Earlier in the week, we got the Markit manufacturing PMI which disappointed. But traders usually focus more on the Ivey version, which we’re anticipating tomorrow afternoon.
Can we expect further disappointment? What does it mean for currencies that the PMI in Canada is barely in expansion territory while the US’ roars ahead?
Furthermore, we have Canadian employment figures coming in a day later. So this is shaping up to be an important week for CAD traders.
Schedule and Expectations
We can expect the Ivey PMI at 16:00 CET (or 10:00 EST.) It’s the only major economic data on tap for the day, so that’s when we could expect the largest concentration of volatility.
The latest survey of economists shows a small consensus that Ivey PMI will significantly outperform its Markit counterpart, and jump to 57.3. This is well ahead of the 50.6 registered prior. However, there is still a substantial amount of analysts expecting less of a jump, but still an improvement to 51.1.
So, Why the Discrepancy?
The Markit number released on Monday only counts the manufacturing sector (hence the name). Meanwhile, the Ivey number covers all purchasing, including services. The differential between the two numbers helps to understand the driver of economic growth. If, for example, manufacturing (a substantial part of which is export-dependent to the US) slows and services increase, that would signal a reliance on domestic rather than international drivers.
We can see this reflected in the Markit number. New export orders dropped to the weakest since February 2015, weighing on factory expansion. The cause? Higher raw material costs. This is especially due to increased iron ore prices as we’ve been discussing previously. And with cyclone Veronica forcing BHP to cut iron ore output, and Vale still dealing with its production issues, the situation is likely to remain at least in the short term.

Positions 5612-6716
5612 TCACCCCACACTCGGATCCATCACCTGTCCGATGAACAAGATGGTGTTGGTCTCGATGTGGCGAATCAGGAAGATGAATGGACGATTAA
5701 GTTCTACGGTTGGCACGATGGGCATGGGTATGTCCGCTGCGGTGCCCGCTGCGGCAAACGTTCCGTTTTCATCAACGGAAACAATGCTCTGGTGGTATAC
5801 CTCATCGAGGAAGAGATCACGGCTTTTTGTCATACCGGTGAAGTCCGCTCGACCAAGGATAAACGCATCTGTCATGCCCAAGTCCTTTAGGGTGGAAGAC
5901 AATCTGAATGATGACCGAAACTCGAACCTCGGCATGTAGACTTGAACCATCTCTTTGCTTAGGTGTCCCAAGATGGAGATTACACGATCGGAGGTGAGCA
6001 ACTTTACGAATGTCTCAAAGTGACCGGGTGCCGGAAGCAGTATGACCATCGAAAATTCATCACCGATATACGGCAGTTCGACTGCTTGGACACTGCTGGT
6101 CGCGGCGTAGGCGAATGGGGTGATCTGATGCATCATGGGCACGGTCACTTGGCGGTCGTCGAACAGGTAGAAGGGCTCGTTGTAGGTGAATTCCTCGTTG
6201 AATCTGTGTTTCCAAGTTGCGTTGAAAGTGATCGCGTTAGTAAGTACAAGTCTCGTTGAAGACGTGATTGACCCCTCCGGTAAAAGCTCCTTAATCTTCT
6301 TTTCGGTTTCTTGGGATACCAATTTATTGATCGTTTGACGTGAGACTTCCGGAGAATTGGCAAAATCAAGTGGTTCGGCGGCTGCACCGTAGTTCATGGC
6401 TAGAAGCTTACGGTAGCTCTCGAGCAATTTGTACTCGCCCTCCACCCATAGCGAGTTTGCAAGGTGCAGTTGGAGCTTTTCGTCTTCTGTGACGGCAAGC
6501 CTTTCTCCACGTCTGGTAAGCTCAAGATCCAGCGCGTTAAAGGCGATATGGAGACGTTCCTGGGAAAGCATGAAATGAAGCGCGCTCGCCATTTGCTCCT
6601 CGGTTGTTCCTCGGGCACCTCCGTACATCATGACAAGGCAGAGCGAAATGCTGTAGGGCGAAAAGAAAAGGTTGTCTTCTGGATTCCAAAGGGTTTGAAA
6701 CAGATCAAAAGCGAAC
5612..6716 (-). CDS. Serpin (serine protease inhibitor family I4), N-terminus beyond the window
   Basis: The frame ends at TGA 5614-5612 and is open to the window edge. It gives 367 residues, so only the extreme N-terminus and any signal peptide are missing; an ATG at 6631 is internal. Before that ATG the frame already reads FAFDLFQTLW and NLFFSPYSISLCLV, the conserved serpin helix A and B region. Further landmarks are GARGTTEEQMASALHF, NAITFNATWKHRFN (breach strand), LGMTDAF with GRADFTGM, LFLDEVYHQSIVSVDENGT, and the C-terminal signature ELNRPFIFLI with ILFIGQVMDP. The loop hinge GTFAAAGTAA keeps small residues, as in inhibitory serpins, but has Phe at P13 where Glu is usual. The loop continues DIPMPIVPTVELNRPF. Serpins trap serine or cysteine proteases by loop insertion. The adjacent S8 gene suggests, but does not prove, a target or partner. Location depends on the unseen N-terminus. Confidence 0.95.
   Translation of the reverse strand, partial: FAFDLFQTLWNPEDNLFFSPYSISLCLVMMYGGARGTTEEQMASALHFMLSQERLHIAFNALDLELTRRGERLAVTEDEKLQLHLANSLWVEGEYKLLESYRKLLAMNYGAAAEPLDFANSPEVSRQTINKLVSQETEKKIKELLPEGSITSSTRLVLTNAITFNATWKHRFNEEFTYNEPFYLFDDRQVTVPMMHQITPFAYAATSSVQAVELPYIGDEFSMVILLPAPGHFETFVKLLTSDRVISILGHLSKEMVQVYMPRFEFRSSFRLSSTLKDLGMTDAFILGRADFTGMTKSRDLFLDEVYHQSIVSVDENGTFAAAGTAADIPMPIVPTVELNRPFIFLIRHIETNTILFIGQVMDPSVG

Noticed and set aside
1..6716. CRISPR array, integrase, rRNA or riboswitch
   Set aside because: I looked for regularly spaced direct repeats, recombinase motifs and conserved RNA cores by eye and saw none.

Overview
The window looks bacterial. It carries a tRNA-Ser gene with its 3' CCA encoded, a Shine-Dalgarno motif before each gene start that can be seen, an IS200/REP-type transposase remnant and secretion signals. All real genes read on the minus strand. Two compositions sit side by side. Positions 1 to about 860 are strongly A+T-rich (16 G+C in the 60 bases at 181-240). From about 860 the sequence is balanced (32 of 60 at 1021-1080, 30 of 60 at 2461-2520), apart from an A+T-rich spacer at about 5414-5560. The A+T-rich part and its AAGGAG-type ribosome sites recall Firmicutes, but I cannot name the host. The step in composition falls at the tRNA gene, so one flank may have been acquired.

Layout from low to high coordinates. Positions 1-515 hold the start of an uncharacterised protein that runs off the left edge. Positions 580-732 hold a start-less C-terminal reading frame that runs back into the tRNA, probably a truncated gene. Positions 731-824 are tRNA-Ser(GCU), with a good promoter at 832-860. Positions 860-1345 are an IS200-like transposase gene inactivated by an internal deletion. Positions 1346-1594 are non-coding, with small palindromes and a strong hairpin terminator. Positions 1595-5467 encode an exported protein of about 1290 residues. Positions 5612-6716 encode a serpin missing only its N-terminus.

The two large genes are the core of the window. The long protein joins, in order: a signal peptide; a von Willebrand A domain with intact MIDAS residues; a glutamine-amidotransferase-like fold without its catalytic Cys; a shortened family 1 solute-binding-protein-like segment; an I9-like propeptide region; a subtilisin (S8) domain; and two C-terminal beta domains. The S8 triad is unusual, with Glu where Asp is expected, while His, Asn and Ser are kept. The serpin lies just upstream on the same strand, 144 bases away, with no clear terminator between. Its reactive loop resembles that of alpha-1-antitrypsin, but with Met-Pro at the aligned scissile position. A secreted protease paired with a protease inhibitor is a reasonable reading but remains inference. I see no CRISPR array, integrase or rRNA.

Manufacturing PMI has been on the decline since the middle of last year, while the Ivey version has been slipping since the end of the year. This has been driven by lower inventory purchases and, what’s key for later in the week, hiring. The unemployment rate is expected to remain stable at 5.8%. However, forecasts are for job creation to slip to just 45.6K from 55.9K in the prior month.
We should point out, though, that analysts have been overly optimistic about the Ivey PMI survey twice in a row now. And a miss from expectations is likely to put pressure on the CAD. It would be even worse if the survey slips into contraction territory. That being said, none of the economists surveyed have projected that to happen.
The conclusion among the managers surveyed for Monday’s release was that customers were delaying purchases on concerns over the global economic outlook. A repeat of that sentiment could further depress the outlook for the markets and also weigh on the CAD. But, of course, after the disappointing manufacturing number, it increases the possibility of a strong relief rally if the data comes in positive.
The USDCAD has a tendency to jump around 50 pips in either direction, depending on a beat or miss.